Google Chrome breached at Pwn2Own and Pwnium

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Ending a three-year streak coming out unharmed at organized hacking challenges, Google's Chrome browser was breached at "Pwn2Own" and the company's own "Pwnium" event yesterday, both of which are running simultaneously at the CanSecWest security conference in Vancouver.

French security company Vupen was responsible for the first hack and it only took them about five minutes after the contest's kick off. The exploit leveraged two bugs, one to bypass DEP (data execution prevention) and ASLR (address space layout randomization) on Windows, which are designed to prevent malicious code execution even when a vulnerability is found, and a second one to bypass the Chrome sandbox.

The company didn't disclose other details besides saying that the vulnerable component was found in the "default" installation of the Google browser. That detail led several people to speculate that Vupen may have exploited the built-in Adobe Flash plugin to access more sensitive parts of the operating system.

Vupen also developed an attack for version 8 of IE running on Windows XP, Safari 5 on OS X Snow Leopard, and Firefox 3 on Windows XP. The company said it will sell the rights to one of the zero-day vulnerabilities but it won’t give up the sandbox escape: "We are keeping that private, keeping it for our customers."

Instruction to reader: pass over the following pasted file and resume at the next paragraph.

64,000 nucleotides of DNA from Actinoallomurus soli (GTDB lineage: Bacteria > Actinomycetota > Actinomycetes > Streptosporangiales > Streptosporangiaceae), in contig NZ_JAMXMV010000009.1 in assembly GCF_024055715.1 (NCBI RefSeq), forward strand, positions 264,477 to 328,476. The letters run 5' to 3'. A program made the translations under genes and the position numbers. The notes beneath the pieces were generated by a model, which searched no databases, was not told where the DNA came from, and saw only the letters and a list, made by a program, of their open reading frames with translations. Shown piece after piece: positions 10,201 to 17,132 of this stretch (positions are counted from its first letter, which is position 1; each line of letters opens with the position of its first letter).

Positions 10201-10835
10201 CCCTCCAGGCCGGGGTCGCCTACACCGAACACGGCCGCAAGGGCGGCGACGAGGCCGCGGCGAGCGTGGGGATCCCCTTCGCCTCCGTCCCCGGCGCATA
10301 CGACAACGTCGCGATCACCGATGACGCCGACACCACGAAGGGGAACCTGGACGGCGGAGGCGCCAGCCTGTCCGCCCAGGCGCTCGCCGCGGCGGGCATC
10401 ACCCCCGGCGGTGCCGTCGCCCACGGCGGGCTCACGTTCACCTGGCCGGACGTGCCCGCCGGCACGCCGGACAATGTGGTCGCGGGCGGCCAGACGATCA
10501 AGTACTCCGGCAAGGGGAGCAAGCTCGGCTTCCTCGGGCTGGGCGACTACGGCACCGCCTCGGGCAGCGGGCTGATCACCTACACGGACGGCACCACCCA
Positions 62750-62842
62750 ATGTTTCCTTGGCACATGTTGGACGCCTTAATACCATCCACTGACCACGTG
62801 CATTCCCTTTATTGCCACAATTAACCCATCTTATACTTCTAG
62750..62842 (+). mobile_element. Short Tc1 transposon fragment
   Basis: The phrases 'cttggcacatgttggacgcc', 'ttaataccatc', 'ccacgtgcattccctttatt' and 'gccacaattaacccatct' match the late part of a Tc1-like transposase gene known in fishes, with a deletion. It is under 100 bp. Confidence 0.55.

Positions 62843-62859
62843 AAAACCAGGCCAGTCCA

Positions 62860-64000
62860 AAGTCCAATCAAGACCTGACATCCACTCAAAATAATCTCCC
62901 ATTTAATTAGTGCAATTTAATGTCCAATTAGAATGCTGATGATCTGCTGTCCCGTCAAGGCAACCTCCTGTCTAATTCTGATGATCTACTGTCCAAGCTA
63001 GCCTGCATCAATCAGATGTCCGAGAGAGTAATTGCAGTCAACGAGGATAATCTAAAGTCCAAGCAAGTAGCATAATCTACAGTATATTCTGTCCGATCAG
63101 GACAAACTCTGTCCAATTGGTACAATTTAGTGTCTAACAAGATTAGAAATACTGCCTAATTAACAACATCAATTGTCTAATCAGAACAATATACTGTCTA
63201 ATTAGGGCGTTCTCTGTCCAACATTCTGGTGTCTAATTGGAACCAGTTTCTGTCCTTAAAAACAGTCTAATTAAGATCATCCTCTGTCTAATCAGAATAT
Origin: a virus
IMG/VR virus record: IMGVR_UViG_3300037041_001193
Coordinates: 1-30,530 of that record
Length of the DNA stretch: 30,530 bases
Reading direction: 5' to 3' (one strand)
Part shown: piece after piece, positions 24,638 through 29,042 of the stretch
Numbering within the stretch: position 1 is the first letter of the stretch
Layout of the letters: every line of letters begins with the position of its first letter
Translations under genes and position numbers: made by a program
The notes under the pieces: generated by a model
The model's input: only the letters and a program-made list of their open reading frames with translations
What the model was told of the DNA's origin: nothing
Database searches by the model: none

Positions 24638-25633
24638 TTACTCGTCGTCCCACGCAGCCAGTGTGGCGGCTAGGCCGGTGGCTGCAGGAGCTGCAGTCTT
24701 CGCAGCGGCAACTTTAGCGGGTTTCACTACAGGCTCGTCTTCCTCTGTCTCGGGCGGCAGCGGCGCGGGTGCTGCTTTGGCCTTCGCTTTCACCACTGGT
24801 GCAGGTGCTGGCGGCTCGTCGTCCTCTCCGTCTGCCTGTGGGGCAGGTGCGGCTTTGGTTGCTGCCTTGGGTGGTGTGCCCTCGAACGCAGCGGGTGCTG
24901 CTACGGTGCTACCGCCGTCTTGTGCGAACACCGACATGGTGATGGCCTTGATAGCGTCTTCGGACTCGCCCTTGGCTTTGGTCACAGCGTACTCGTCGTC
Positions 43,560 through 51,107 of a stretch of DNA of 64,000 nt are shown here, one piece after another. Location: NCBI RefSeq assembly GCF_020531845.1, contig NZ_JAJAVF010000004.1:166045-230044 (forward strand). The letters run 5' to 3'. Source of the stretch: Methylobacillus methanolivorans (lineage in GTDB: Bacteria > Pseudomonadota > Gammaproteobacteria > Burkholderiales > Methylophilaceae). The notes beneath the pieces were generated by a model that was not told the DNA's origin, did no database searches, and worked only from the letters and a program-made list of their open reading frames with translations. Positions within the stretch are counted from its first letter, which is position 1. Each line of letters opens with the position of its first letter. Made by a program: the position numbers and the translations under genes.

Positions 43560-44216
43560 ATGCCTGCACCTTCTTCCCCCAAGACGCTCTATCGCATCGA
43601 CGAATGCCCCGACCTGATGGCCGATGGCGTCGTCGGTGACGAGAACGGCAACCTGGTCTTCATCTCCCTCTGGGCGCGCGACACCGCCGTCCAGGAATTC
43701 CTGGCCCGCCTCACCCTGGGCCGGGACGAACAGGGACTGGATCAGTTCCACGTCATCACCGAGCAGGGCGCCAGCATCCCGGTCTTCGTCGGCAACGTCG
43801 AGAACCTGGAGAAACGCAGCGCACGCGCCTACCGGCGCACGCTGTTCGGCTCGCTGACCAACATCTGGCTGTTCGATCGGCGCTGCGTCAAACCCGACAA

TippingPoint's annual Pwn2Own hacking competition changed some of its rules this year and no longer requires entrants to reveal all the details about exploits used to compromise security. Google called this change "worrisome" and decided to withdraw its support, promoting its Pwnium challenge instead with a prize pool of up to $1 million. Needless to say, security researchers were up for the challenge.

Sergey Glazunov, a Russian university student participating in the Pwnium contest successfully hacked a PC running Chrome to claim a $60,000 prize from Google. Interestingly, Glazunov also used a previously undiscovered exploit specific to Chrome to bypass the browser's sandbox restriction.

Both challenges run for three days so new exploits might surface until Friday.

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